A second transaction involved the sale of a 270,000-square-foot manufacturing and distribution facility. The process started with a shopping trip of sorts, identifying companies whose needs closely matched the facility's profile. Patrick Yarn Mills ultimately bought what some considered a white elephant for $2.2 million. The facility is now being used to produce and distribute Patrick's products.
"We're taking a different approach to management of the company's fixed assets," says McKay. "We're treating it as a separate business, one that must offer the company a return on its capital."
The first step in the ROFA process is to audit fixed asset locations (to establish what the company owns or leases) using a database program designed to track and manage real estate decisions. This creates a central tool management can use to help integrate fixed asset decisions and business goals. In addition, the database can store critical lease dates, lease documents and building and site plans.
As the audit progresses, beginning with an overview of inventory and drilling down to access fine detail, disparate bits of information will come together, providing an instant holdings profile. Management can then monitor the company's options, obligations or commitments on a local, national or international basis.
Assembling data also can uncover hidden jewels or potential hazards. Stories abound of managers forgetting to exercise renewal rights and losing a competitive location, or failing to act on a cancellation option hidden in the lease for a dormant facility. Merely characterizing a property as "surplus" in a data field shows holdings that can be sold, consolidated or traded. Add the capability of viewing data by operating unit, location or corporate responsibility, and mundane entries bestow valuable information.
Release Trapped Capital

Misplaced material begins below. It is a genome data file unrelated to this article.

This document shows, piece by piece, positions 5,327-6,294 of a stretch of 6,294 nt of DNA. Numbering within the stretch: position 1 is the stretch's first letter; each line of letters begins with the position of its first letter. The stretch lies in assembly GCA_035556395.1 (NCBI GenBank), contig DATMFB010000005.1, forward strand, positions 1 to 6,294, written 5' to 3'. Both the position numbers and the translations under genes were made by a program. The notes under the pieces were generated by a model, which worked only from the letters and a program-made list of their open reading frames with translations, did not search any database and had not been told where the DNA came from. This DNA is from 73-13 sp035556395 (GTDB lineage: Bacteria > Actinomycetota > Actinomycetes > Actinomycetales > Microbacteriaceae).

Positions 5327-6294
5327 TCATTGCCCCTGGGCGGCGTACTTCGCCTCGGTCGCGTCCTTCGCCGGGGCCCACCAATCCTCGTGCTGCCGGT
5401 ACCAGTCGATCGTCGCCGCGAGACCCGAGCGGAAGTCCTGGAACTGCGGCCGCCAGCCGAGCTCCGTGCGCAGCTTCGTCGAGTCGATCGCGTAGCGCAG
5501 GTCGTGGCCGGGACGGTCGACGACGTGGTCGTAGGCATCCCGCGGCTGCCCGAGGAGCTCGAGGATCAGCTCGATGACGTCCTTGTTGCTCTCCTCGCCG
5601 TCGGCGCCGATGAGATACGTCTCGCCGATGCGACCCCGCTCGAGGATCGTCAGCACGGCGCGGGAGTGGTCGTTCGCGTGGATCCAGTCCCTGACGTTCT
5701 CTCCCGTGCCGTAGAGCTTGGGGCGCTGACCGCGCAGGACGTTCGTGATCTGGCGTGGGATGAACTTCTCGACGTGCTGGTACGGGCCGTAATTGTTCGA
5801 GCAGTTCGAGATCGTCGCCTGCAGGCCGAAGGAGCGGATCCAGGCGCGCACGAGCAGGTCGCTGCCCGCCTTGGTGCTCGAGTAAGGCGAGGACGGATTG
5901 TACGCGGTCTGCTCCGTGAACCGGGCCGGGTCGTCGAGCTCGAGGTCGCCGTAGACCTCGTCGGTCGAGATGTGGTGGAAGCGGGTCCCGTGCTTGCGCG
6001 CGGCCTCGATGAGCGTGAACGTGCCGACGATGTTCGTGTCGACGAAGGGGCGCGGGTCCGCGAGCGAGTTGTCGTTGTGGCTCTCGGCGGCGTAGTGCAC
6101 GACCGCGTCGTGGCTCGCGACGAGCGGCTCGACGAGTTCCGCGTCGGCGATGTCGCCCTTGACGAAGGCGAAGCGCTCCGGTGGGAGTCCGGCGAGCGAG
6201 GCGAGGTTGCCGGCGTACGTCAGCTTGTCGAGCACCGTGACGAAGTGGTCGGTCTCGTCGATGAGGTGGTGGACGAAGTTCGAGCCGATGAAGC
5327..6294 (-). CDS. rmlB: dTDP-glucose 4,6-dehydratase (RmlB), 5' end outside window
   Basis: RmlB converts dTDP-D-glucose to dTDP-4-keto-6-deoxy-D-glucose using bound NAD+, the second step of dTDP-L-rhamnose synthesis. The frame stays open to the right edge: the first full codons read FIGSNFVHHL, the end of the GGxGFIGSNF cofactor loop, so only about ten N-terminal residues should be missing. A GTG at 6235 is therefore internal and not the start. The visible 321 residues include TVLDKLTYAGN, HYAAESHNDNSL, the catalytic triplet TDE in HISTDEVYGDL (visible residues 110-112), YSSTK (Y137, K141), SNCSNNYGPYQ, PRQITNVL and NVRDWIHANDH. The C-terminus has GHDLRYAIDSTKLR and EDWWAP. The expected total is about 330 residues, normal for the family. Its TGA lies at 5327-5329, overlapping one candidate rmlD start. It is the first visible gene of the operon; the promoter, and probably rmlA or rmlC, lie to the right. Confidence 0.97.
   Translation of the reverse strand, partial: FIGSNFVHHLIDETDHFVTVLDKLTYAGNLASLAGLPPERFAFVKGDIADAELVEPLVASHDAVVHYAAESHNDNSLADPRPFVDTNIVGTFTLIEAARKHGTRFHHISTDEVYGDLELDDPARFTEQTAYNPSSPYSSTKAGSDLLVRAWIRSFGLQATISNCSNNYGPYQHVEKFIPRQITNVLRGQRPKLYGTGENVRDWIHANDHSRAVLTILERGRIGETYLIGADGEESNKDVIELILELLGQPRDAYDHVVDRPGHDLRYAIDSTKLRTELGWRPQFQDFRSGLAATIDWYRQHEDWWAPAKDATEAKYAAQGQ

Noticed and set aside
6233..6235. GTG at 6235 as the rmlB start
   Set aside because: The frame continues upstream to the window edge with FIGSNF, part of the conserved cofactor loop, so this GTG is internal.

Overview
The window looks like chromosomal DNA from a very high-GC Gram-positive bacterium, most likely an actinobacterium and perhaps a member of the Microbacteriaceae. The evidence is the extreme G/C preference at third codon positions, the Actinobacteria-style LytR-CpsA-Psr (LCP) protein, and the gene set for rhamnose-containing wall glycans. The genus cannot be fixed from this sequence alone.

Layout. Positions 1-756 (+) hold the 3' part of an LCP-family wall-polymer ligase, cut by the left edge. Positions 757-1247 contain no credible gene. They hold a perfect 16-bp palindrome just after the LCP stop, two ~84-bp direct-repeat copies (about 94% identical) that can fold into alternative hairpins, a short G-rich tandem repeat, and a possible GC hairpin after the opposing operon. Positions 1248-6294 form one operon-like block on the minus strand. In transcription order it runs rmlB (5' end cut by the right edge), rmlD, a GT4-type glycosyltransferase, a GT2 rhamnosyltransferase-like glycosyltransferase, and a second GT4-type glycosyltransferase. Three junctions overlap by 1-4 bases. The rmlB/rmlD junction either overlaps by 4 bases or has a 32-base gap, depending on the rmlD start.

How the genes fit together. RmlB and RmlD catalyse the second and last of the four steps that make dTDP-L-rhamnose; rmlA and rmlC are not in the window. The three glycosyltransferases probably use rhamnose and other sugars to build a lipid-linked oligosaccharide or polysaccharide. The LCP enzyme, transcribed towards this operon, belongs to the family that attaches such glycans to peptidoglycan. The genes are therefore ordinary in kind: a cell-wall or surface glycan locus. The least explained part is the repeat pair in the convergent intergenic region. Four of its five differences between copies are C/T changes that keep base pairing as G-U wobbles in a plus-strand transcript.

There may be situations where ownership is strategically desirable, but many assets aren't "special" and don't need to be owned. Thus, understanding what your company owns lets you better allocate and release trapped capital. The philosophy is: "Separate the assets from the business." Once you do this, management better understands whether these assets add value.
For example, when one company decided to sell a division, a consultant asked if management had evaluated the fixed assets that were to be included in the sale. It had not. When it did, it discovered a modern, highly automated warehouse/distribution facility being used by the buyer was to be included. The buyer, however, said it would not need the facility, estimated to be worth $10 million. As a result, the facility was pulled from the deal and the buyer's lease was changed to a shorter term (at a higher rate) to facilitate its exit from the building. This bought the seller time to package the building and prepare it for market as it generated income. A year later, the buyer decided it would need the facility after all and was ready to negotiate.
The lesson here is: Why leave money on the table? You'd never give your product away. Why not look at your fixed assets as another product you have to market?